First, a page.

The US Supreme Court Monday refused to hear an appeal of a 55-year mandatory minimum sentence for a Salt Lake City marijuana dealer who carried a pistol in his boot during his transactions. The decision not to hear the case disappointed observers in the legal community who hoped it would lead to a constitutional review of mandatory minimum sentencing laws.
Weldon Angelos was a would-be rap music empresario and father of two children who also peddled pot. He was indicted on multiple marijuana distribution charges and, because of the gun in his boot, multiple charges of possession of a weapon during the commission of a felony. There is no evidence Angelos ever shot or killed anyone with his weapon, or even brandished it. But federal law requires a mandatory five-year sentence for a first weapons count, followed by mandatory 25-year sentences for each additional count.
Angelos refused a plea deal and was found guilty of the marijuana dealing counts and three weapons counts. When sentencing Angelos to the mandatory minimum 55 years in 2002, US Circuit Court Judge Paul Cassell issued a lengthy opinion protesting the injustice of sentencing the 26-year-old to a life behind bars.
Angelos appealed, but in a January 2005 opinion, the 10th US Circuit Court of Appeals in Denver rejected his argument that his sentence violated the Eighth Amendment's ban on cruel and unusual punishments. When he appealed to the Supreme Court, Angelos was joined by more than 140 top former justice officials from across the country, including four former US attorneys general, a former FBI director and other former federal judges and prosecutors who sided with him in a friend-of-the-court brief filed with the court in October.
By refusing to take the case, the Supreme Court has signaled that it views decades-long prison sentences for nonviolent marijuana dealers as okay, and that wasn't okay with a substantial segment of the legal community. "We are very disappointed that the Supreme Court refused to hear this case in which a low-level marijuana offender received what is effectively a life sentence," said Jeff Sklaroff, an attorney representing the group that filed the brief, in remarks reported by the Deseret News.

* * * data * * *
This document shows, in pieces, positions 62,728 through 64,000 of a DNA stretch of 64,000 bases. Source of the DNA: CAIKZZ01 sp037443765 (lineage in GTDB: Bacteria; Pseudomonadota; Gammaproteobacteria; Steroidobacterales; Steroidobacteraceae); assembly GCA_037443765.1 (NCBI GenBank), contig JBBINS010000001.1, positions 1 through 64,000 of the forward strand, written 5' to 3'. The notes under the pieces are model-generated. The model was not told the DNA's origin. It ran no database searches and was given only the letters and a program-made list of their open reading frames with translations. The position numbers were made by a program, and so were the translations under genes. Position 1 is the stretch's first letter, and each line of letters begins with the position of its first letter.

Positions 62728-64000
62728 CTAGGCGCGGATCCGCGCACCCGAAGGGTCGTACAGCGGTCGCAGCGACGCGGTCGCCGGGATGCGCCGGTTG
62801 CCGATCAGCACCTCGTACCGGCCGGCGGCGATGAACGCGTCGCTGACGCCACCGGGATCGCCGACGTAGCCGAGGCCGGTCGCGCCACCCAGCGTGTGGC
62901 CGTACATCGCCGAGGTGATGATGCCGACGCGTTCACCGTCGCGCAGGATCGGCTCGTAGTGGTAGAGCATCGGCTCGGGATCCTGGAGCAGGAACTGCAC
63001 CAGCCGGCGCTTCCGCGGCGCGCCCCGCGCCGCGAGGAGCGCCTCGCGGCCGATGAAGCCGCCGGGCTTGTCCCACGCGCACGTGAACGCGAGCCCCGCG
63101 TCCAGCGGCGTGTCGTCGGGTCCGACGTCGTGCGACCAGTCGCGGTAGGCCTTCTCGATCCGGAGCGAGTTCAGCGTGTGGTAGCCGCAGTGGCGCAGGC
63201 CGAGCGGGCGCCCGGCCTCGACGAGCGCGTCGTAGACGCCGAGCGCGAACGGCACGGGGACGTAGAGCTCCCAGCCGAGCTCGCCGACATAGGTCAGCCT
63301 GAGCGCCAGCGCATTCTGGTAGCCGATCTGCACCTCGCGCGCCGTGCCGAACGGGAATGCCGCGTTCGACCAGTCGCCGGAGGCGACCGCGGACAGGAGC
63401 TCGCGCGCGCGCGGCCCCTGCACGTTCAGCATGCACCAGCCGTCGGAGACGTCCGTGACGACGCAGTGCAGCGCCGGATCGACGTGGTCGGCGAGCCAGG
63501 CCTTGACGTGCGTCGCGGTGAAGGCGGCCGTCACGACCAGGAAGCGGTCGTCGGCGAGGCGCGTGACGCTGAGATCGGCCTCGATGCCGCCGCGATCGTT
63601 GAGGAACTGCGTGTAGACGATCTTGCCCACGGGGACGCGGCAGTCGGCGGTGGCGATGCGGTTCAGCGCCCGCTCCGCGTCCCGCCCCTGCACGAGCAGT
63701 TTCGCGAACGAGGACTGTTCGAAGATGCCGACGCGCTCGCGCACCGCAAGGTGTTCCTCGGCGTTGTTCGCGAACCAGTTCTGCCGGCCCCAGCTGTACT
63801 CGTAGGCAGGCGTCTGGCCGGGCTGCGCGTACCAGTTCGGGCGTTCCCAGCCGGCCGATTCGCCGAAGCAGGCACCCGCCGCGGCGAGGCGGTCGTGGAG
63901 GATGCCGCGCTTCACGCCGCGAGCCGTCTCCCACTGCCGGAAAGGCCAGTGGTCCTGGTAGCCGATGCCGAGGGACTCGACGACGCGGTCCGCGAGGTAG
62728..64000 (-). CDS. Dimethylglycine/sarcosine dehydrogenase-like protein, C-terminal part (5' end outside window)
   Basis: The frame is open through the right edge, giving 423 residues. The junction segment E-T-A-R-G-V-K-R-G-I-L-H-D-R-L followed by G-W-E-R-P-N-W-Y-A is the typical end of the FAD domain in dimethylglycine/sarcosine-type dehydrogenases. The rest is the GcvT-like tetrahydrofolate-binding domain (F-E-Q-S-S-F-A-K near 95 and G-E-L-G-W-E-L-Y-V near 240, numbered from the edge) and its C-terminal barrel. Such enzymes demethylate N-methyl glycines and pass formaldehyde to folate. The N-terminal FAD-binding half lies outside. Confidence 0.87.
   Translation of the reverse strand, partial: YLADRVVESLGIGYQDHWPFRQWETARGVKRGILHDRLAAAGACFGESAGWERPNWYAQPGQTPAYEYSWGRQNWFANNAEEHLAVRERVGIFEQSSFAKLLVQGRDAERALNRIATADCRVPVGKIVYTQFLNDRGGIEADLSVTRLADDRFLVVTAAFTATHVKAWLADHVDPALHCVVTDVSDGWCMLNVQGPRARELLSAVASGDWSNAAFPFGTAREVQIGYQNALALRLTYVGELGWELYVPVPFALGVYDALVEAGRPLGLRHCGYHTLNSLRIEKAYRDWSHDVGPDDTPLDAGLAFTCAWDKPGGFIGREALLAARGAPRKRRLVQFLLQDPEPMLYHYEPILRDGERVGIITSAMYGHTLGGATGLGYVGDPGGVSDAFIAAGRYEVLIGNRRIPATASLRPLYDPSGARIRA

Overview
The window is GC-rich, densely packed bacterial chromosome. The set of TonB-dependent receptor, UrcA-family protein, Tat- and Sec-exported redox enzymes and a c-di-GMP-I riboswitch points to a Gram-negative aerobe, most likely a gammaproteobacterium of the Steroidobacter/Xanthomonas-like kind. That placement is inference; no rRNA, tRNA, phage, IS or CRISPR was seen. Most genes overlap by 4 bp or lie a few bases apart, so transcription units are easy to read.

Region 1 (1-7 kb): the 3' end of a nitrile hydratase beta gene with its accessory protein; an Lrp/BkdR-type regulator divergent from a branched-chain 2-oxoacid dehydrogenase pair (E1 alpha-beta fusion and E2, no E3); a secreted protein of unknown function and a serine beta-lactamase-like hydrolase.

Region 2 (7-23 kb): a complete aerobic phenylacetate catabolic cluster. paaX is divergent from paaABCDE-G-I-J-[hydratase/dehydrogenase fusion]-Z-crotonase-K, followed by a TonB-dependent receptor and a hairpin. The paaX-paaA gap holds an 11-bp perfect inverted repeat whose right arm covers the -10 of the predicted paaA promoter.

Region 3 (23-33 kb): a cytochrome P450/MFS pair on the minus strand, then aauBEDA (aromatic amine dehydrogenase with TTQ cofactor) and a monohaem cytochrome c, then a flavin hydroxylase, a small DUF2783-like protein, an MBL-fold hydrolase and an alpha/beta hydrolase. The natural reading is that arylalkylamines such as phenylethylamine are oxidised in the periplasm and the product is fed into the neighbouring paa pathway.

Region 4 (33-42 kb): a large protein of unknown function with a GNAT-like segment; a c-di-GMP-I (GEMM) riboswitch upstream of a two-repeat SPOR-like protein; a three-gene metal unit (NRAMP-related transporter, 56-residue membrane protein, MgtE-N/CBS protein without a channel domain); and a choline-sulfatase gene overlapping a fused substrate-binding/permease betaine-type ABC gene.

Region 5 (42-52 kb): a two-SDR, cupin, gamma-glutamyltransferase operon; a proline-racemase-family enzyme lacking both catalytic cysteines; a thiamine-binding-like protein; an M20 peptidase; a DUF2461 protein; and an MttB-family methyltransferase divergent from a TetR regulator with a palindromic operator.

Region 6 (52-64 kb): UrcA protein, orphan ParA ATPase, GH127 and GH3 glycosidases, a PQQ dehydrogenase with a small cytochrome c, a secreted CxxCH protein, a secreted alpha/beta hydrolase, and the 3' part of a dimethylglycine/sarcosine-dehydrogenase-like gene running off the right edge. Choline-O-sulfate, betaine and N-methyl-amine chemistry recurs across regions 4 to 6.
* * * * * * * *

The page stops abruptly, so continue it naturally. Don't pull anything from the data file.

Angelos' attorneys were similarly unhappy. "We are extremely disappointed that the Supreme Court did not agree to hear the case," University of Utah law professor Erik Luna said. "This case presented a great opportunity for the Supreme Court not only to correct this miscarriage of justice but also to clarify the scope of the Eighth Amendment's ban on cruel and unusual punishment."
"We hope that Congress will realize the injustice caused by its mandatory-minimum scheme and dispose of it without the court having to intervene," said attorneys Troy Booher and Michael Zimmerman, a former chief justice of the Utah Supreme Court, in a statement Tuesday.
But federal prosecutors were happy. "We are pleased that the Supreme Court denied the petition," US Attorney for Utah Brett Tolman said. "Congress has determined that armed drug trafficking is a particularly serious offense that warrants severe punishment."
Now, Angelos is facing decades in prison. He can appeal his conviction and sentence in a writ of habeas corpus, but such an appeal would go before the same courts that have already upheld them. Or he can seek a presidential pardon.
Or, when sanity finally comes to American drug sentencing practices, we can make sure to write in retroactivity for still-serving prisoners like Angelos.